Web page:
Tuesday, April 26, 2011

BIG DAY IN Interview: Ehnahre

Ehnahre’s avant take on extreme metal has been a source of intrigue and amazement here at the IU/FREE! camp since their founding members initial defection from Kayo Dot. For the uninitiated, the band melds a blur of doom, death, and black metal with avant and 20th century components and theory to create some of the most extreme, chaotic, atonal and relentlessly unpredictable compositions in the metal or experimental world.  This is so far beyond any ‘thinking-man’s metal’ it holds its own mind-altering level of complexity and drastically creative application of technical and theoretical musicianship.

Ithaca Underground aimed to bring the band out back last spring and have been holding our collective breath since. May 7th we'll take a sigh of relief and huge huff of extreme composition at its finest. Bubba Crumrine gets the latest on the band's activities, their latest release on Crucial Blast, and in-process material.

IU: How have you all been since we last spoke back in last February?

Ryan: Doing well!  Trying to stay out of jail and the hospital as best we can.

IU: I heard you ran into some troubles on the road last fall... what happened and what keeps you and the guys going and continued to be involved in DIY touring?

Ryan: We did a tour in the fall, and it was a little rough.  Pretty poor turnouts, no money, the usual story.  We booked it with this band Wolvserpent, from Boise, and we had a great time with them, but two relatively unknown touring bands made for some pretty dismal financial prospects.  And not like we give a shit about making money, but we at least need to come close to breaking even.  We're not 20 anymore, we're too old to run around touring with $1.86 in our pockets, stealing gas and food.  That shit was awesome 10 years ago, but we unfortunately can't really afford to do it anymore.   So for now, in the states, we're going to stick a little closer to home, and just play the northeast, until we get a little more exposure and can procure a minimal guarantee.  We are however, planning a return trip to Europe as soon as possible.  They seem to be more receptive to what we're doing over there, and treat touring bands much, much better.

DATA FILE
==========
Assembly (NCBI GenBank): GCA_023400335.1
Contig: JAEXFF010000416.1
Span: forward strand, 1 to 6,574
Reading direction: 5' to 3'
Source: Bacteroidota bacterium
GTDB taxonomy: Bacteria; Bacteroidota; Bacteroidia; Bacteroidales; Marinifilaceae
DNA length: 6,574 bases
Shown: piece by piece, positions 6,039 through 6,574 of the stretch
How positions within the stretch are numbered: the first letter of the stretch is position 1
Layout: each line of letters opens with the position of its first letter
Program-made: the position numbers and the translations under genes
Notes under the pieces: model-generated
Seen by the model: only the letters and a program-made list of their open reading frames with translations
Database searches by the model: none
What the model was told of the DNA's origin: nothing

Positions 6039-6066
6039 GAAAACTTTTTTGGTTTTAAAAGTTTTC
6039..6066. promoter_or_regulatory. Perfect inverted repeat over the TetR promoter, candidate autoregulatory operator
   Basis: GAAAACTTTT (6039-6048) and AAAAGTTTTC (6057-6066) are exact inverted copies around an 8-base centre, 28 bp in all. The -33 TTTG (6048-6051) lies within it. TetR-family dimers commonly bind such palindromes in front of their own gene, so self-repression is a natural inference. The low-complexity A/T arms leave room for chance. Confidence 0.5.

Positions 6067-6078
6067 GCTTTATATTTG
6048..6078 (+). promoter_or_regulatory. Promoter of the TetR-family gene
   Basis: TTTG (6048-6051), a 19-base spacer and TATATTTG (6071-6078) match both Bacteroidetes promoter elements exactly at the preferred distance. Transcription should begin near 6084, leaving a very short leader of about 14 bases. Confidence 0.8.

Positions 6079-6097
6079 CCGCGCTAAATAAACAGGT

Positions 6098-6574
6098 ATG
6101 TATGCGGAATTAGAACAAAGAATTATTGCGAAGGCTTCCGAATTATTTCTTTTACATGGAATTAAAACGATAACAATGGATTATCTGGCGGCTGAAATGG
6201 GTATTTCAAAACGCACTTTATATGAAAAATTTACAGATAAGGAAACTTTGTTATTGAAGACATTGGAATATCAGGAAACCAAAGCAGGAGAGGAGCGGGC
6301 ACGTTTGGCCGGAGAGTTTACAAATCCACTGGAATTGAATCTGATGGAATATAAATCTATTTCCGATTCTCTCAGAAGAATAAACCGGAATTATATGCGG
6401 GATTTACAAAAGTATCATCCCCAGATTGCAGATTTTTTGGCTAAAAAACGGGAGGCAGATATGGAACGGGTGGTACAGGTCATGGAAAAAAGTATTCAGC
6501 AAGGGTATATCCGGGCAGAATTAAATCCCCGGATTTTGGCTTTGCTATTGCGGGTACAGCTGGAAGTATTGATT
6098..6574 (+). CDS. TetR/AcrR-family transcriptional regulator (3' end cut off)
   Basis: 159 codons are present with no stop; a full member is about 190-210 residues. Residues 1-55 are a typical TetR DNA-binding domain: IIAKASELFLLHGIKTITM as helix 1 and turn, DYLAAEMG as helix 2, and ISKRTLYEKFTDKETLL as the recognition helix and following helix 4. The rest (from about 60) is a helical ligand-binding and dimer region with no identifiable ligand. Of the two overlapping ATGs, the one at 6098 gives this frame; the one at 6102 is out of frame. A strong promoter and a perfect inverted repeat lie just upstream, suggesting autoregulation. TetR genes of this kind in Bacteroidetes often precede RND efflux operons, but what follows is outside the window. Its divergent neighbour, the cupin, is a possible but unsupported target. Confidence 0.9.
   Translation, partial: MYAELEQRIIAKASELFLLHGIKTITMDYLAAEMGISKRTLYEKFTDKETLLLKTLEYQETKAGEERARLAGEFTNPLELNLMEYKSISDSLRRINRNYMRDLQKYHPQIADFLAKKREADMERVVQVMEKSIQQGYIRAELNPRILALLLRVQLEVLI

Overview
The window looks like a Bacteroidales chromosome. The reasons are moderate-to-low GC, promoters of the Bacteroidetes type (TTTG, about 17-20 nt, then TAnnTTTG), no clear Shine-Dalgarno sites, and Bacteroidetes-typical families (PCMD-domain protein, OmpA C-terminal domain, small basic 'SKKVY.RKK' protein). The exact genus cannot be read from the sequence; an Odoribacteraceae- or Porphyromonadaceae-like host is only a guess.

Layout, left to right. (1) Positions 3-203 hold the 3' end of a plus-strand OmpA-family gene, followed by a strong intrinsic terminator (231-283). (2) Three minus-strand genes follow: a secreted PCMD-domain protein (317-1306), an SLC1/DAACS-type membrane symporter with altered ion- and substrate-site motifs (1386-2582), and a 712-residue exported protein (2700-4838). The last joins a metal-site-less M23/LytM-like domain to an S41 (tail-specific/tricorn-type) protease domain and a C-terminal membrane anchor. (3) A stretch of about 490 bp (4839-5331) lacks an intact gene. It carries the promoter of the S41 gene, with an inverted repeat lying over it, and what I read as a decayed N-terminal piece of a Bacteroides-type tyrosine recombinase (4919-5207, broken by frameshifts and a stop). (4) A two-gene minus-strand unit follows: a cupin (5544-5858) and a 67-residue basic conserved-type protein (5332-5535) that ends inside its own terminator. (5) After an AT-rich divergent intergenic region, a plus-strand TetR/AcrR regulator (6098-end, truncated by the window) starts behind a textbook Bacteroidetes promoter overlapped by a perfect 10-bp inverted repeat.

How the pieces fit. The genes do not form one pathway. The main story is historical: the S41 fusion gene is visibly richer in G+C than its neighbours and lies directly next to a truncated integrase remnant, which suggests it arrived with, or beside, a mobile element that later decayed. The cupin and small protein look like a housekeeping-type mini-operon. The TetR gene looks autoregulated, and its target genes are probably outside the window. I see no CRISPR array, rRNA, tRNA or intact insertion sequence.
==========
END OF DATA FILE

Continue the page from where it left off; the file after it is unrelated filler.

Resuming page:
IU: On a more positive note, give us the low-down on the new album, 'Taming The Cannibals'!

Ryan: "Taming the Cannibals" is our most recent release, it came out on Crucial Blast in November.  It's a little bit of a departure from our first two records, as we went from 3 guitarists down to 1.  But I think we actually prefer it this way, as the dissonant harmony is much more audible without 3 guitars muddying things up.  It's a concept record of sorts, as we always do, centered around dual themes- self destruction/self loathing, and the pitfalls of modern life, or our disassociation from our more primal selves.   We culled our text material from Robinson Jeffers, Georg Trakl, Walt Whitman, and F.R. Higgins.

IU: How did you get hooked up with the fine folks at Crucial Blast?

Ryan: We had a little contact with Adam from Crucial prior to recording "The Man Closing Up", but at the time he didn't have the time or resources to do that record.  When we decided to start pitching "Taming the Cannibals" to labels, he was at the top of the list, and all the pieces kind of fell into place.

IU: Did Ricardo's noise influence have an impact on the direction you took for this album?